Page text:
Hawthorne Studies
Elton Mayo’s Study on Employee
Motivation and Work Productivity
Developed by: Melissa Mackay
Boise State University
What Will Be Covered
• Definition of the Hawthorne Studies
• Experiment that Mayo conducted
• Results
• Conclusions
• Brainstorming: How this can be used in
What Will Be Covered
• Nuts and Bolts: Explanation of topic
• How it works in the field
• Real World Example
• Summary
• References
Definition of Hawthorne
• “The Hawthorne Studies were
conducted from 1927-1932 at the
Western Electric Hawthorne
Works in Chicago, where Harvard
Business School Professor Elton
Mayo examined productivity and
work conditions.”
Definition of Hawthorne
Studies Cont.
• “Mayo wanted to find out what effect
fatigue and monotony had on job
productivity and how to control them
through such variables as rest
breaks, work hours, temperatures
and humidity.”
Mayo’s Experiment
• Five women assembled telephone relays, one
supplied the parts.
• Made frequent changes in working conditions with
their consent.
• Records were kept of relays made, temperature and
humidity of rooms, medical and personal histories,
eating and sleeping habits, and bits of conversation
on the job.
• No one supervised the girls.
• They were told to work as they felt and at a
comfortable pace.
Mayo’s Experiment Cont.
• Productive capacity was measured by recording the
girls’ output for two weeks before the study began.
• First five weeks, no changes were made.
• Third stage, a pay system was ensured allowing the
girls’ to earn in proportion to their efforts.
• Eight weeks later, two five-minute rest pauses were
Mayo’s Experiment Cont.
• Eighth phase, workday ended a half-day early.
• Ninth phase, the girls finished an hour earlier than
• Five-day week introduced.
• Girls went back to no breaks, lunches and a full
work week, output declined for those twelve weeks.
• Researchers found that output rates
weren’t directly related to the physical
conditions of the work.
• Output went up when:
– They were put on piece-work for eight weeks.
– Two five minute rest pauses were introduced for
five weeks.
– Rest pauses were lengthened to ten minutes.
– A hot meal was supplied during first pause.
– They were dismissed at 4:30 p.m. instead of 5:00
Results Cont.
• Output slightly fell when six five minute pauses
were added.
• It remained the same when they were dismissed at
4:00 p.m. instead of 4:30 p.m.
• Mayo believes “what actually happened was that
six individuals became a team and the team gave
itself wholeheartedly and spontaneously to
cooperation in the experiment. The consequence
was that they felt themselves to be participating
freely and without afterthought, and were happy in
the knowledge that they were working without
coercion from above or limitations from below.”
• Work is a group activity.
• Social world for an adult is primarily patterned
about work.
• Need for recognition, security and sense of
• Complaints, commonly a symptom manifesting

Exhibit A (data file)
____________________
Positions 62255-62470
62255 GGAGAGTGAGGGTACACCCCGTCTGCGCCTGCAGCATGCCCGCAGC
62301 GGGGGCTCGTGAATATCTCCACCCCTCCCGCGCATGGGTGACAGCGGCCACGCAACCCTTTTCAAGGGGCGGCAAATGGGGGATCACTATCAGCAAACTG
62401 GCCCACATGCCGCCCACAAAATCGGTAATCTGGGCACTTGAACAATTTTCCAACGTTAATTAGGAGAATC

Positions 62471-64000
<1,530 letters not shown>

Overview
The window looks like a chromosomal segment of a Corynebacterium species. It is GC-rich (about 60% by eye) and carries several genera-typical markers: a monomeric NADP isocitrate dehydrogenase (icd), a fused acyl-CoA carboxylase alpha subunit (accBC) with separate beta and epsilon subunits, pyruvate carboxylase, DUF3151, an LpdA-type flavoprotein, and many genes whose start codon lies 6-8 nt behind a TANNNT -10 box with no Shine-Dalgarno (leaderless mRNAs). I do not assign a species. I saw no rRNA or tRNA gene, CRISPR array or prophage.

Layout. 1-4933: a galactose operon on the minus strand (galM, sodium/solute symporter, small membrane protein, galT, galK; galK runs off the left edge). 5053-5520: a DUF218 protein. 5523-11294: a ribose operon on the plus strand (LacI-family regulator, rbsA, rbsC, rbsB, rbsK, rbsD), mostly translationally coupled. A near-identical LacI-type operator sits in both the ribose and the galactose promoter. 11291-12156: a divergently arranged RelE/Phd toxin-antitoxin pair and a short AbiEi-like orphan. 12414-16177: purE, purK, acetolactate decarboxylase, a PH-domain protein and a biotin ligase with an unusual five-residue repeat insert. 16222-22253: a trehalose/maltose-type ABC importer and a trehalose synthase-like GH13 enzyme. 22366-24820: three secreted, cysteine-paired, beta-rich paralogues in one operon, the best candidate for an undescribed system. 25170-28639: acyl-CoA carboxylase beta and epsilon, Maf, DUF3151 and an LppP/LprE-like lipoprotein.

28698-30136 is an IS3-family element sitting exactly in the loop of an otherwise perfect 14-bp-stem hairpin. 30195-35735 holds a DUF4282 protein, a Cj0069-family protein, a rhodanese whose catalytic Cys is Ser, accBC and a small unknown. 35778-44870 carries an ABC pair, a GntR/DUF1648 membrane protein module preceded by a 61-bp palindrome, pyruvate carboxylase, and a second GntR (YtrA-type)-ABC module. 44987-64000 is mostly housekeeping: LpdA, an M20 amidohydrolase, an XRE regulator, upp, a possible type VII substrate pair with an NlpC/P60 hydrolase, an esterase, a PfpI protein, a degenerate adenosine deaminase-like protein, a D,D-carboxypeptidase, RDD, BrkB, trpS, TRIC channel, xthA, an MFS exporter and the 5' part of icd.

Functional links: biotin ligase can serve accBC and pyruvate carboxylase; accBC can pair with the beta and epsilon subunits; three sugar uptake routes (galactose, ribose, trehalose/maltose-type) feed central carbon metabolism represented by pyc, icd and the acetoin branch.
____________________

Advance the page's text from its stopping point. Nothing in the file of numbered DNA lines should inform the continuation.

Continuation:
disturbance of an individual’s status position.
Conclusions Cont.
• Attitudes and effectiveness are conditioned by
social demands.
• Informal groups at work are strong social controls
over the work habits and attitudes of a worker.
• Change from established society to adaptive
• Group collaboration.
Brainstorming: How this can
be used in organizations
• Cooperation and communication
with coworkers.
• Rearrange/reorganize job
• Create an atmosphere of
working as a team.
Nuts and Bolts:
Explanation of Topic
• Interviewing
– Provide insight to workers moral,
their likes and dislikes and how
they felt about their bosses.
Nuts and Bolts:
Explanation of Topic Cont.
• Role of Supervisor
– Retained the responsibility of
making sure that their workers
reached production levels, should
lead their workers.
Nuts and Bolts:
Explanation of Topic Cont.
• Management
– Need to gain active support and
participation from workers, while
maintaining managerial control.
– Be patient with workers, listen to
them, and avoid creating emotional
Nuts and Bolts:
Explanation of Topic Cont.
• Teamwork
– Cooperation, communication, sense
of belonging.
– “Man’s desire to be continuously
associated in work with his fellows is
a strong, if not the strongest, human
characteristic. Any disregard of it by
management or any ill-advised
attempt to defeat this human impulse
leads instantly to some form of defeat
for management itself.”
How it Works in the
• Aspects of Hawthorne Studies
How it Works in the
Field Cont.
• Workers
– Insights, suggestions, likes and
dislikes, moral, training.
• Management
– Transfer of power to workers,
knowing their workers.
How it Works in the
Field Cont.
• Motivation
– Incentives to increase productivity
and quality.
• Productivity
– By increasing the output rate and
keeping costs down, the company
will be able to increase profits.
Real World Example
• Swedish Case
– Pay system didn’t fit the structure
of jobs and organization.
– Two years later an incentive
system was added, productivity
went up 45%.
Real World Example
• Swedish Case
– New incentive system provided
motivation through tying
cooperation and teamwork.
• Brainstorm ideas that can motivate
employees to increase productivity
and find ways to implement them.
• Think of more efficient ways in
which a process can be completed
and who you might go to in order to
find this out.
• Hawthorne Studies dealing with
worker motivation and work
• Increase communication and
cooperation among coworkers.
Summary Cont.
• Motivation can cause an increase in
• Involve employees in decision making.
• Create a sense of belonging by creating
• “Man and Work in Society.” Edited by
Eugene Louis Cass and Frederick G.
Zimmer. 1975. New York: Van Nostrand
Reinhold Company.
• “Manufacturing Knowledge, A History of
the Hawthorne Experiments.” Richard
Gillespie. 1952. New York: Press Syndicate
of the University of Cambridge.
• http://courses.bus.ualberta.ca/orga417reshef/mayo.html
• http://www.accelteam.com/motivation/hawthorne_02.html